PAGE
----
September 19, 2011 | 10:50am
San Diego State University's Center for Surf Research may not be quite what you may think or hope it is. The curriculum will not include watching North Shore, analyzing the behavior of Jeff Spicoli in Fast Times at Ridgemont High or studying the hydrodynamics of a surfboard riding upon ocean waves.
The focus, for now, is sustainable surf tourism. That means, as surfers tour the globe in search of a perfect wave--a la Robert August and Mike Hynson in The Endless Summer--that they leave these exotic destinations better of than they found them, in regard to their carbon footprint, as well as their social, economic and cultural impact.
Bet you never took all of that into consideration while planning that trip to Tavarua or Indonesia.
"Surf tourism always takes place in environmentally fragile areas," said Jess Ponting, a professor in the sustainable tourism program at SDSU, who's been the primary proponent for the Center for Surf Research. He made the point that instead of introducing negative social and cultural impacts to these destinations around the world, that surfers and the tourism dollars they bring could enable positive culturally-relevant development, "instead of cutting down forests."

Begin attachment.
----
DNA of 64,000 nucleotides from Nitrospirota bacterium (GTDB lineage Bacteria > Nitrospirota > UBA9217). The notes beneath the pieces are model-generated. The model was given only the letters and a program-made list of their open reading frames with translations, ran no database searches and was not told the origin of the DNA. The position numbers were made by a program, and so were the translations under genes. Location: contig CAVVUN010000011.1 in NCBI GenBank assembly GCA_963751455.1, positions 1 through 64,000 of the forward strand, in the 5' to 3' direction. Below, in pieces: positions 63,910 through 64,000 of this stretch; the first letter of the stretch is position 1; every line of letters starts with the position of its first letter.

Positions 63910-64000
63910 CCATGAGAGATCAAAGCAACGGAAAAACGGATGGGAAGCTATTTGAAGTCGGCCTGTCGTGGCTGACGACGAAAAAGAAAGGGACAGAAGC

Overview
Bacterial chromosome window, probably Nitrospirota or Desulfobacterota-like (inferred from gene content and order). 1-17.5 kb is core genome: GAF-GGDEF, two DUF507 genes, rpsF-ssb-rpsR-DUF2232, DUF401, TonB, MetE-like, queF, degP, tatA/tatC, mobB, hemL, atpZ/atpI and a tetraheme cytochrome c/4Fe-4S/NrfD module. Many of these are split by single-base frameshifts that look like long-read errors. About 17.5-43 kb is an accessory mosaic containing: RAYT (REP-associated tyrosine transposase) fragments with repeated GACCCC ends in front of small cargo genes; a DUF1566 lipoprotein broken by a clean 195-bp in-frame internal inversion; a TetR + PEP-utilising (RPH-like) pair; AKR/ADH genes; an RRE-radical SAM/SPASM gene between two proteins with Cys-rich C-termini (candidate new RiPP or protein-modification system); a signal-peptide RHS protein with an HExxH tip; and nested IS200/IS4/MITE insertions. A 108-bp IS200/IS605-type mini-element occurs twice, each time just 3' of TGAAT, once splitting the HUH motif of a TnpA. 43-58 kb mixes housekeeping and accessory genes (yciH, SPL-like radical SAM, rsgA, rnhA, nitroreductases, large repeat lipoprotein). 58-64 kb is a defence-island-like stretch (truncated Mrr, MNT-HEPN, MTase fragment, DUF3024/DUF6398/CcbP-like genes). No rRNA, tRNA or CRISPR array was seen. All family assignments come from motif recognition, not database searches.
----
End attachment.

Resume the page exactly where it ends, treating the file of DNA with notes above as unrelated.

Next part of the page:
While sustainability is the focus of the center right now
, Ponting pointed out that the name is "purposefully broad" in order to allow the introduction of future classes and disciplines. The program, for now, includes nine classes, but Ponting has reached out to other professors at SDSU who teach classes that could complement those that already exist.
Part of the program, according to Ponting, will incorporate study aboard opportunities in Peru and potentially Indonesia. The trips aren't meant to be memorable surf vacations, instead, students will stay in homestays and work with local organizations. The end result, Ponting says, is to "absolutely blow students minds" in hopes that they will "come back and become conservation activists instead of passersby."
The Center is run entirely on philanthropic donations and self-funding programs; it receives no state funds at the moment, something Ponting was particularly proud of: "surfers really care about the environment and these different destinations."
While some may laugh at the notion of surf research, Ponting believes there is a lot to be researched and understood through the multi-billion dollar surf industry.
Ponting has been working at SDSU--what he calls a "research renegade"--for three years, and was excited that the university supported this idea for the Center, one he's had since 1996.
"I feel I often have to justify the relevancy of what I'm trying to do," he said. "The study of tourism is an academic discipline like study of math or sociology."